John Dangerfield -  Nanovirology      

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Research Institute of Virology and Biomedicine
Christian Doppler Laboratory for Gene Therapeutic Vector Development
University of Veterinary Medicine, Vienna, Austria.

The Nano-Viro Team
Group Leader: John Dangerfield
Post-docs: Christoph Metzner, Stefanie Rungaldier
PhD students: Meike Mostegl, Matthias Müllner
Contact:
john.dangerfield@vu-wien.ac.at

Nanotechnology Enhanced Retroviral Vectors for Cancer Gene Therapy
The success of the severe combined immunodeficiency-X1 (X-SCID) trials has arguably shown retroviral vectors (RV) to be the most promising viral gene delivery tools. However, these results were achieved in an ex vivo setting and for the treatment of many diseases, such as cancer, it will be necessary to tackle the in vivo scenario. Unfortunately, therapeutically ineffective in vivo transduction levels still cloud the potential use for RV as efficient gene delivery vehicles as a result of low percentages of applied virus reaching the target tissue. This can be due to unspecific sticking and filtration of virus in capillary beds and to non-target cells, and also because of a general dilution of the viral particles in the comparatively high volume of circulating blood. With such infection efficiencies, the step to an immuno-competent system seems far away when considering the many types of potential antiviral immune responses. In order to overcome these challenging issues we have designed several distinct approaches based on bringing nano- and bionano technologies together with state-of-the-art retroviral technology.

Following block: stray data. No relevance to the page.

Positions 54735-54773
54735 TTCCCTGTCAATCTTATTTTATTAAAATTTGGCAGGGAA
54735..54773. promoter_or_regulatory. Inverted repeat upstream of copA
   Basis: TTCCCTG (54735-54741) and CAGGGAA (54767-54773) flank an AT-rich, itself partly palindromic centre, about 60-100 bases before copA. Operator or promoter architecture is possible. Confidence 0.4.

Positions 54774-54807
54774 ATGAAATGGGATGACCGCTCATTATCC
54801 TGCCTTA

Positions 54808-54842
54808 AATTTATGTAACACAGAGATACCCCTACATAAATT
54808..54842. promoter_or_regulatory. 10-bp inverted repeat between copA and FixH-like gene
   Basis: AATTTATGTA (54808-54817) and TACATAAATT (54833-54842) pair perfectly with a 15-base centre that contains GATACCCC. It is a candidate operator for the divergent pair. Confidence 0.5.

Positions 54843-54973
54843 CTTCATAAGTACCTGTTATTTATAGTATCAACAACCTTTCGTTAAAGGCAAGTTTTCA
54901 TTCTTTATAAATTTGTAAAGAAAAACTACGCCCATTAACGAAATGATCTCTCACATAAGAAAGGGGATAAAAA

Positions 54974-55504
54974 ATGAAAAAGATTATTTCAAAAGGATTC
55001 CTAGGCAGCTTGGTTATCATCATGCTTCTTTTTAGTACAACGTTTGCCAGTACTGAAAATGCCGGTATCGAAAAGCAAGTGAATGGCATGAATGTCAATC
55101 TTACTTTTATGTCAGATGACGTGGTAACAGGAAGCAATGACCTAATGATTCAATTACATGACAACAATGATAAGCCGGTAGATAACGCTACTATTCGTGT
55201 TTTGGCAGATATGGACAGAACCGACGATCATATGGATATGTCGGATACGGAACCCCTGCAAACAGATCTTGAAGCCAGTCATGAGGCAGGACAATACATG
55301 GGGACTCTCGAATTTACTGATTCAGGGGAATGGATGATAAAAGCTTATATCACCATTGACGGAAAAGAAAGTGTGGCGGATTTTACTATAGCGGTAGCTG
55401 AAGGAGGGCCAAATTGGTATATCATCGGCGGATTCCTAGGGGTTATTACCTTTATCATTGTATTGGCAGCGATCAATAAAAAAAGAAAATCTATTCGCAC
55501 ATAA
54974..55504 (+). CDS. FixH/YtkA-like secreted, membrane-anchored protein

Figure 1. The concept of MagnoVirus. Magnetic nanoparticles (MNP) are associated with therapeutic RV allowing magnetic targeting in vitro and in vivo. Several novel concepts to attach MNP to virus by bridging the bio-mineral interface are currently being tested. Virus-MNP complexes can be protected from the patient’s immune system without affecting the gene transduction efficiency using the process of PEGylation.

In collaboration with experts in Austria and the United States we are also currently working on the development of hybrid organic/inorganic nano electro-mechanical systems (bio-NEMS). Such bio-NEMS have the potential to act as mobile drug or gene delivery tools in biological systems.